Probably one of the most quoted excerpts from the book, this line really sums up the entire story of Hazel and Augustus. Towards the end of the book (again, spoiler alert, I’ve warned you twice!) Augustus dies, another teenager succumbing to that bitch called cancer. While his life may have been short compared to you know, people who live to be 100, he still lived a significant life. The point of the book isn’t to feel sorry for Hazel and Gus, it’s to remind us that a life, no matter how long, or how short, can still make a profound impact on those around you, but it’s our choice  as to how we decide to live it.

What’s In Shailene Woodley’s Bag?

According to Shailene Woodley, Shailene Woodley is a clay-eating, toothpaste-making, showtune-in-the-morning singing not-feminist who talks about “Gaia” and gathers spring water from a mountain brook. She’s also slightly homeless. Does this surprise anyone?

Woodley’s not homeless in the “not having a home” sense: she owns one, but her grandma lives there (because, if it doesn’t come through enough here: Shailene Woodley seems really, really nice). She’s more homeless in the “sleeping on my friends’ sofas, clogging the sink drain with lumps of clay, encouraging them to use those salt crystal sticks that, no, do NOT work just as well as deodorant, thank you very much” sense. (While we’re at it, I feel bad that regular deodorant is going to give me Alzheimers/cancer and if anyone could point me to a natural alternative that doesn’t make me smell, it’s probably Shailene).

Well, let’s let Shailene explain it, actually:

So … is Shailene Woodley magic? (Probably, yeah; wouldn’t be surprised.) Jimmy Kimmel examines her assertion that all of her possessions can fit in one carry-on sized bag, but Shai’s not really helping. Is this a normal bag or is it a mystical bottomless bag, a la Mary Poppins or The Barney Bag? I can only assume that it’s the latter, maybe given to her on a moonlit mountain sojourn by an enchanted forest crone.

Let’s inventory Shailene Woodley’s bag. On Kimmel she lists the following items: (1) computer; (1) hoodie situation; (1) pair jeans; (some) basic tees and tanks; (1) temporary cell phone because the studio got annoyed that she kept disappearing into the wilderness to worship the moon goddess; and (indeterminate) leggings.

Okay, let’s all picture all of those items. They’d totally fit into an airplane-standard carry-on, I think we can all agree. But that can’t be it, right? Based on my research, here are some other things that Shailene Woodley owns:

  • Vibram Five-Finger Shoes: Those glove-shoes that seem like they were invented by the guy who has the patent on those little round blister band-aids, in order to drum up business.

  • Water jugs: Specifically, “5-gallon carboy situations”. Girl. You know this isn’t fitting in a carry-on – wheeled or duffel. Maybe it’s her personal item.

  • Makeup and makeup remover: You can read all about Shailene’s favorite products here. You could make an argument that she doesn’t own the makeup and only wears it for appearances, but at least the remover sort of has to live with her.
  • Just a little bit of shampoo: Because she only shampoos about once a month. See article, above. (I tried this for a while and it worked until it didn’t. Some people swear by it. Probably depends on your hair type.)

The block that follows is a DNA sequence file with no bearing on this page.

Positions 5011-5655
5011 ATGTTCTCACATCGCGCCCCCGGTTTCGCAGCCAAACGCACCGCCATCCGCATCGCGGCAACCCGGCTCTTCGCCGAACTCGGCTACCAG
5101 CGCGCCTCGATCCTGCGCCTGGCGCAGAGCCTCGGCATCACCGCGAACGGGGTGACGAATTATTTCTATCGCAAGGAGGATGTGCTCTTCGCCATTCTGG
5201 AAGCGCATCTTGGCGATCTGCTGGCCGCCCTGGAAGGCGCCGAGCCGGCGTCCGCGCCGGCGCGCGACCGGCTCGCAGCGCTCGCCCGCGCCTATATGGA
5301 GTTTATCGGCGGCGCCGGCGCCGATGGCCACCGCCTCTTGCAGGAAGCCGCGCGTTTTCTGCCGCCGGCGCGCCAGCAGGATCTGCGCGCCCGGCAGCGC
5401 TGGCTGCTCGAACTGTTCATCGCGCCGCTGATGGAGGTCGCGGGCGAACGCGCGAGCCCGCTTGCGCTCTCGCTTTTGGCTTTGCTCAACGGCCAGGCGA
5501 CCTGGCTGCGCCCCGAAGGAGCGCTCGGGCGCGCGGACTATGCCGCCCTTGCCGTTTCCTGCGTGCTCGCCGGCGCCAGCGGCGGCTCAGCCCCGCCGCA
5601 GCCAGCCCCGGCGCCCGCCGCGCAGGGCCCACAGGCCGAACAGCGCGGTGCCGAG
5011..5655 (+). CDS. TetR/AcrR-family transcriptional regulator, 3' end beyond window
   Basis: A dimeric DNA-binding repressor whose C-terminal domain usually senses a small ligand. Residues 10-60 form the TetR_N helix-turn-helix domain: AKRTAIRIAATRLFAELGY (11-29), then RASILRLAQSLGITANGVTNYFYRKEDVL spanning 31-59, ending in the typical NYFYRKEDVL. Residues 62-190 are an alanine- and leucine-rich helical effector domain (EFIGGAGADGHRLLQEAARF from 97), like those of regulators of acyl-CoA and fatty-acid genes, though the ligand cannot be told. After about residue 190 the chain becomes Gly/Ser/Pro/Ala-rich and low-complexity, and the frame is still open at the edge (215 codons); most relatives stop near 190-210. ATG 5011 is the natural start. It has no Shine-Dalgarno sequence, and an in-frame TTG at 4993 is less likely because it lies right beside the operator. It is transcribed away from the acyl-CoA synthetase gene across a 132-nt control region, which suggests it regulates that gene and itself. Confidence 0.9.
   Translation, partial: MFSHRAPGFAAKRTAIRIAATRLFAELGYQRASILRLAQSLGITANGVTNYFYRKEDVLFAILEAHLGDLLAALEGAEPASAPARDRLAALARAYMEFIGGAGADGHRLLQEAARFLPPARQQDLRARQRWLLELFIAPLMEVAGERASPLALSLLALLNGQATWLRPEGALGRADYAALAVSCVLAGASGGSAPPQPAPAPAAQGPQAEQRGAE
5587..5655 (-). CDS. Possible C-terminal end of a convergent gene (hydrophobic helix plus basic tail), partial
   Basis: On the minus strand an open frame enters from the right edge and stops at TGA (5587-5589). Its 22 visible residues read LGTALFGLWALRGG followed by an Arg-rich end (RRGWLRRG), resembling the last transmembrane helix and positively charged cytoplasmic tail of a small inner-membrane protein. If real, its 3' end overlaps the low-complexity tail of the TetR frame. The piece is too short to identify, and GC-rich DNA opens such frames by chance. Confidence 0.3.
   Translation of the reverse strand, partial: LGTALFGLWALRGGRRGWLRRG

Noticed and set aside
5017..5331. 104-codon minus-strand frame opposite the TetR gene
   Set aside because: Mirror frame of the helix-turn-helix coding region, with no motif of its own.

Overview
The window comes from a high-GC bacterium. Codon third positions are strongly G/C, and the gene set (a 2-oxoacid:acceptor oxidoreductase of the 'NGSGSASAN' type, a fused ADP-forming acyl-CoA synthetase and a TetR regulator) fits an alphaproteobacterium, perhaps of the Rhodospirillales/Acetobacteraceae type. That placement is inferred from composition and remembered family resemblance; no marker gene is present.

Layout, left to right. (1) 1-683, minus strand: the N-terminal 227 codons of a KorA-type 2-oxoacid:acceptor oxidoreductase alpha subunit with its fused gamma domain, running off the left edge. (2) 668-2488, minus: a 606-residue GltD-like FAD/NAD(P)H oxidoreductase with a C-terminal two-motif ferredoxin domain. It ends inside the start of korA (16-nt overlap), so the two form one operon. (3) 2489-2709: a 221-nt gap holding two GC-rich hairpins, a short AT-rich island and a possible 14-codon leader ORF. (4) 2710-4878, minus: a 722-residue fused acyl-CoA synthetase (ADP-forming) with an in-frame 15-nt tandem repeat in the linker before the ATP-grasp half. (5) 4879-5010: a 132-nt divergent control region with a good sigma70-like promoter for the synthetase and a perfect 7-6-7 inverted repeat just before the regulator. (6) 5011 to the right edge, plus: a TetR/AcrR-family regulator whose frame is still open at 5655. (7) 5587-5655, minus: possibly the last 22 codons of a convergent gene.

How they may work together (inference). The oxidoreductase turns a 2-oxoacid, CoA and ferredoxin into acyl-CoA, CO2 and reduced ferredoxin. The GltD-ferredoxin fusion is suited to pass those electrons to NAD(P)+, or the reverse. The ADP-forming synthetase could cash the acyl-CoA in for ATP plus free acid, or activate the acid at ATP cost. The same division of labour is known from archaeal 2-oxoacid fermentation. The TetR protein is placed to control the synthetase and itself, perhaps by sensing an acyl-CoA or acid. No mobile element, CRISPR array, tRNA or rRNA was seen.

• Some clay: She eats about a teaspoon of clay every day, and makes toothpaste out of it as well. I’d say conservative estimate, you can count on at least two cups of clay so she doesn’t have to keep buying clay all the time. But if you are extra crazy and go to the website of Woodley’s recommended clay vendor, you would see that the smallest size clay-ball is 1 pound. So there you have it. A one-pound bag of clay, chipped away a teaspoon at a time.
  • This horseradish root:

See, she has a sense of humor about her hippie-neo-witch vibe, and that’s why I like her.

  • A mason jar: She carries one everywhere. Says co-star Miles Teller, “she always has a mason jar and 100% of the time it smells like crap.” Well, there’s that, then.

  • Presumably some kind of reusable menstrual product deal:  She follows DivaCup and New Moon pads on Twitter, and I can’t imagine you follow those companies because of all their awesome 140-character jokes, right? Also, this tweet:

I’ve now spent enough time in Woodley’s twitter feed to know that she calls her period “moon time.” New product idea: that one puberty class you had to go to in fifth grade, rewritten by Shailene Woodley to be 100% more earthy. 10/10, would attend.

  • Mushroom tea: I can’t imagine this tasting like anything but diluted, terrible mushroom soup. I’m only including the tea here because I’m pretty sure that the kind of people who host Shailene Woodley on their guest futon also are the type of people who own a tea kettle.
  • Chinese herbal supplements: the better to make her breath smell of dirt and creeks and forests before kissing scenes. Her costar literally used the word “musty.”

HOLY SHIT THAT’S A LOT OF STUFF.

I’m not trying to put bad vibes into the universe towards Shailene Woodley (because you know who puts good vibes into the universe? Probably Shailene Woodley). She seems really earnest and well-intentioned, and people who know her (John Green; George Clooney; etc) all seem to like her a whole lot. She was also Felicity Merriman in an adaptation of the American Girl series, and Marissa Cooper’s little sister in The O.C., so that’s cool.

It’s just that, for those of us who have ever struggled to fit two weeks worth of possessions into a carry-on tote so we don’t have to pay a checked bag fee … this is a lot to take. A lot. I can forgive Shailene for making clay-eating sound like a good idea even though it’s actually a certifiable medical disorder.  I’m not even jealous that she manages to look pretty in that 1997 soccer mom haircut in The Fault In Our Stars. But going on national television, bragging about a magical carry-on bag that could fit all of these possessions, and not even directing us up the woodland path to the kindly mountain witch who peddles them? Not cool.

I hope there’s room for my disappointment in Shailene’s bag, because she carries it with her wherever she goes.